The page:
Cloud computing offers many benefits for the masses, but what does it have to offer a business, a research institution, or even an individual with specialized infrastructure needs?
The most important resource since the invention of the computer has been computer time. Cloud computing provides computational benefits in terms of sheer power and affordability that make sound economic sense.
As far back as the beginning of the public availability of computer resources, there have been business models based on time-sharing and batch processing schemes. Even remote connectivity to the mighty mainframe was possible, with IBM and Bell Labs leading the field in the early 1970s.
Time-sharing is the concept that computing is a utility no different from electricity or water. According to this view, computing power can be sold in slices or blocks of time. A consumer can purchase a contiguous block of time, usually billed by the hour. This model is good for planned computing needs, where the duration of specific tasks can accurately be estimated ahead of time and budgeted for.
A popular variation is to sell computing time on an ad hoc basis, usually measured in seconds. This model is especially suited for computing tasks that include data processing that emphasizes calculations on the data. For these tasks, the input data can cause the length of the computing time needed to complete the task to vary greatly. In such cases run time estimates of computing needs might be too inaccurate, and a free-form model is better suited.
Batch processing is the concept that a computational task can be broken down into subtasks. Every subtask may or may not be further broken down into more subtasks, but at some point a task can be resolved to specific procedures or steps. Such steps may be either standard or custom computer programs, or may be part of the basic services provided by the operating environment itself.
A task thus becomes a sequence of steps that can be prepared ahead of time, along with any required data, and then executed. The consumer can purchase computing time based on the number and type of steps in the task.
This enables the cloud computing provider to schedule the use of its resources ahead of time. In this way, the provider can maximize the overall utilization of its facilities, which also maximizes profits for the provider.
Today the new term “cloud computing” is used for old ideas that have never really lost their popularity, nor their practical necessity.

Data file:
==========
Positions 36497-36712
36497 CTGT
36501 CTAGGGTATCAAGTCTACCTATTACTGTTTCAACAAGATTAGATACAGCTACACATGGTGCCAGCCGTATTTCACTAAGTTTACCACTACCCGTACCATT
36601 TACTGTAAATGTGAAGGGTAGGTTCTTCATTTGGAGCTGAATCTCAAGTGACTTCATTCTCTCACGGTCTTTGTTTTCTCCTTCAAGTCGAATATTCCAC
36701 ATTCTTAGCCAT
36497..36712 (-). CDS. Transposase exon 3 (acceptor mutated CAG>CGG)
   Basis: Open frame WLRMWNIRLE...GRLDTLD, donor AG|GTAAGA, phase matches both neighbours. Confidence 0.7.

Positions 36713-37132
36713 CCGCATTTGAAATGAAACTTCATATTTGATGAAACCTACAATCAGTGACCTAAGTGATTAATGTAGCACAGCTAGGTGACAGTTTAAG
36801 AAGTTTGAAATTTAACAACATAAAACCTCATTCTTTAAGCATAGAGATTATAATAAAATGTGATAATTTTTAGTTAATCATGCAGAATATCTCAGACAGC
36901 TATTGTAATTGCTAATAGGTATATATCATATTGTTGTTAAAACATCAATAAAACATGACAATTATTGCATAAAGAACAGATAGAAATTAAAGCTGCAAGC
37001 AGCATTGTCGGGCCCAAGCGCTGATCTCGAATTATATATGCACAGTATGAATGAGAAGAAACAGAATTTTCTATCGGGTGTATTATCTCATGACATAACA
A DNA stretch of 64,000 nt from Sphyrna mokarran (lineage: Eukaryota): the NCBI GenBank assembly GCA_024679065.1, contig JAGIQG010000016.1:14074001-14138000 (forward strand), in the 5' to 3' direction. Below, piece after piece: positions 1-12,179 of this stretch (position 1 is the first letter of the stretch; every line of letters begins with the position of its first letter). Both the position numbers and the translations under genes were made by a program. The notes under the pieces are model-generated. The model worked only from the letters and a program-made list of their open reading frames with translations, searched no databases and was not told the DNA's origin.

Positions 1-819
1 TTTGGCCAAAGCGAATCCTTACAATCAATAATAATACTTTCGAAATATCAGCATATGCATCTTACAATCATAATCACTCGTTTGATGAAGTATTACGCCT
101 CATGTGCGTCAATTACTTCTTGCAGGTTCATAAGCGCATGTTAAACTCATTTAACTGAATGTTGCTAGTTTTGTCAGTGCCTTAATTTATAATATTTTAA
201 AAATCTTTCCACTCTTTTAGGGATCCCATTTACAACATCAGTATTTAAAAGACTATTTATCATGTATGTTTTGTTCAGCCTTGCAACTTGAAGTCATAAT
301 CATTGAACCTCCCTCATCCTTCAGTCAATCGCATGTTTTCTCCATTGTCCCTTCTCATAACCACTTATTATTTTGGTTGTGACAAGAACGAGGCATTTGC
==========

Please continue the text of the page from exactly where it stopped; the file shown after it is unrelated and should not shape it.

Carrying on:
It is very expensive to attain the lofty level of raw computing power that the big names in cloud computing currently offer.
There are economic factors that deter most organizations from building their own powerful supercomputer systems. These include:
- The large initial capital outlay on computer hardware
- The cost of people with expertise in designing and building such a complex system
- The ongoing maintenance cost, which includes parts and labor
- The ongoing operational cost, which includes electricity consumption
There is a clear need for the new computing power utility companies: those that run the cloud.
Any organization with large but infrequent computing processing needs can rent computing power for a specific length of time, or for a specific task. The cost benefit compared to actually owning and operating specialized hardware – which would be underutilized for the most part – is obvious.
The business product that offers high-end computing resources for rent is known as “Infrastructure as a Service,” or IaaS. All of the resources of a computing platform, including storage, memory, networking and processing power, are offered as a unit to the consumer. The level and the duration of resource consumption determine the rental cost.
Data processing and computational power demands are very high already, and are steadily rising. The role of computing in business simulations, research simulations and data analysis is a crucial one. The more computing power available, the more detailed a simulation can be. More data can be analyzed in the same period if more processing power is applied.
It therefore makes sense to have a specialized source of computing power that can focus on providing the very best possible infrastructure and computing resources, just like it makes sense to have a specialized source of electricity. A specialized electricity provider can provide a much more consistent, safe and high quality resource than any other non-specialized organization could.
In the same way, the specialized IaaS provider can offer much more powerful, scalable and highly available computing resources. Few organizations can match this level of quality and affordability.
Cloud computing and IaaS will be the enabling factor for the next stage of civilization’s growth.
The impact of potential business strategies and other scenarios can now be easily simulated and analyzed by most businesses.
Medical and scientific research, which can only be effectively pursued using massive computational effort, is now available to organizations of even moderate financial means.
Using cloud computing as a computational resource makes sense, and can provide undeniable benefits for businesses and other organizations.